The big news in the past week is Facebook buying Instagram for a clean $1 billion. While the 14 person staff at Instagram is busy divvying up their mega-millions, the casual and perhaps slightly incredulous observor is asking his/her-self... why? The photo altering app was recently launched to Android and enjoyed some incredible snap-up rates, and with a company valuation of 500 million, there are reasons that the price tag is not a huge surprise.
Other than syncing most fluidly with microblogging platforms like Twitter and Facebook, the photography powerhouse was likely to have fallen into the hands of at least one of these social media giants. Facebook's internal image library (content aggregated across its users) already far exceeds Flickr and Twitter combined. What this means is that future changes and optimizations will lend the most effectiveness to the largest photo database. More photos to process equals more use equals more process.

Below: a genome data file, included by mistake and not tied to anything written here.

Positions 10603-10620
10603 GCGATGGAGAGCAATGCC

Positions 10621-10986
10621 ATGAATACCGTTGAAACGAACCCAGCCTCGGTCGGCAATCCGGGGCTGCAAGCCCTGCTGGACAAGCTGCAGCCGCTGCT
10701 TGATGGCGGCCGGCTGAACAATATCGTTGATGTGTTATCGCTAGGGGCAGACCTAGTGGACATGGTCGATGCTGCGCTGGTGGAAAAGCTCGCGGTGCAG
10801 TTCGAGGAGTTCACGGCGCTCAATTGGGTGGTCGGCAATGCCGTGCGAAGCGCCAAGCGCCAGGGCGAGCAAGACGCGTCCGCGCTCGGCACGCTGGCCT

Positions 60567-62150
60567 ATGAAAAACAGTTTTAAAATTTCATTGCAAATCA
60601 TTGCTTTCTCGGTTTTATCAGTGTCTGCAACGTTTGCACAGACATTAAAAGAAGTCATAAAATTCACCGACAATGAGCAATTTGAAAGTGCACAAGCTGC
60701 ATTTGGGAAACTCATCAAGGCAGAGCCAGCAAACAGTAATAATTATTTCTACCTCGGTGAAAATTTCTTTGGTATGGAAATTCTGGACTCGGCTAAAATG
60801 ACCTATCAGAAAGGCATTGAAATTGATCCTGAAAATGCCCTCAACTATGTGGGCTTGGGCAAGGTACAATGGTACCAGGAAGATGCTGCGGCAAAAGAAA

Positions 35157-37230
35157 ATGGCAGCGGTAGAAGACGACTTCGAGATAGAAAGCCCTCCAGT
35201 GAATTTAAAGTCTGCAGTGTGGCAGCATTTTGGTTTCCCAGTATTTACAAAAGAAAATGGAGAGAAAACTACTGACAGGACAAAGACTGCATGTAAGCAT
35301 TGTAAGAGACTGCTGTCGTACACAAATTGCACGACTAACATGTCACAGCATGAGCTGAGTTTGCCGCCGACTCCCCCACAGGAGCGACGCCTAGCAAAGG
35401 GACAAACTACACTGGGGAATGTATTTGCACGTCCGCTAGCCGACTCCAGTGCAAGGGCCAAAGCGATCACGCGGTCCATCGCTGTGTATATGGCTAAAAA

Second, buying Instagram stops Twitter from the acquisition, which directly makes Facebook's functional features more robust. In terms of whether this is will improve service
The real monkey wrench is how people will view the application from now on. Was it's third-party nature such a large part of its identity to begin with? Is it more important now that the largest social media site has acquired it? This also begs the question of what the current app development environment is like. Obviously a business is created to monetize, but what lines are drawn between serving the people and serving the system?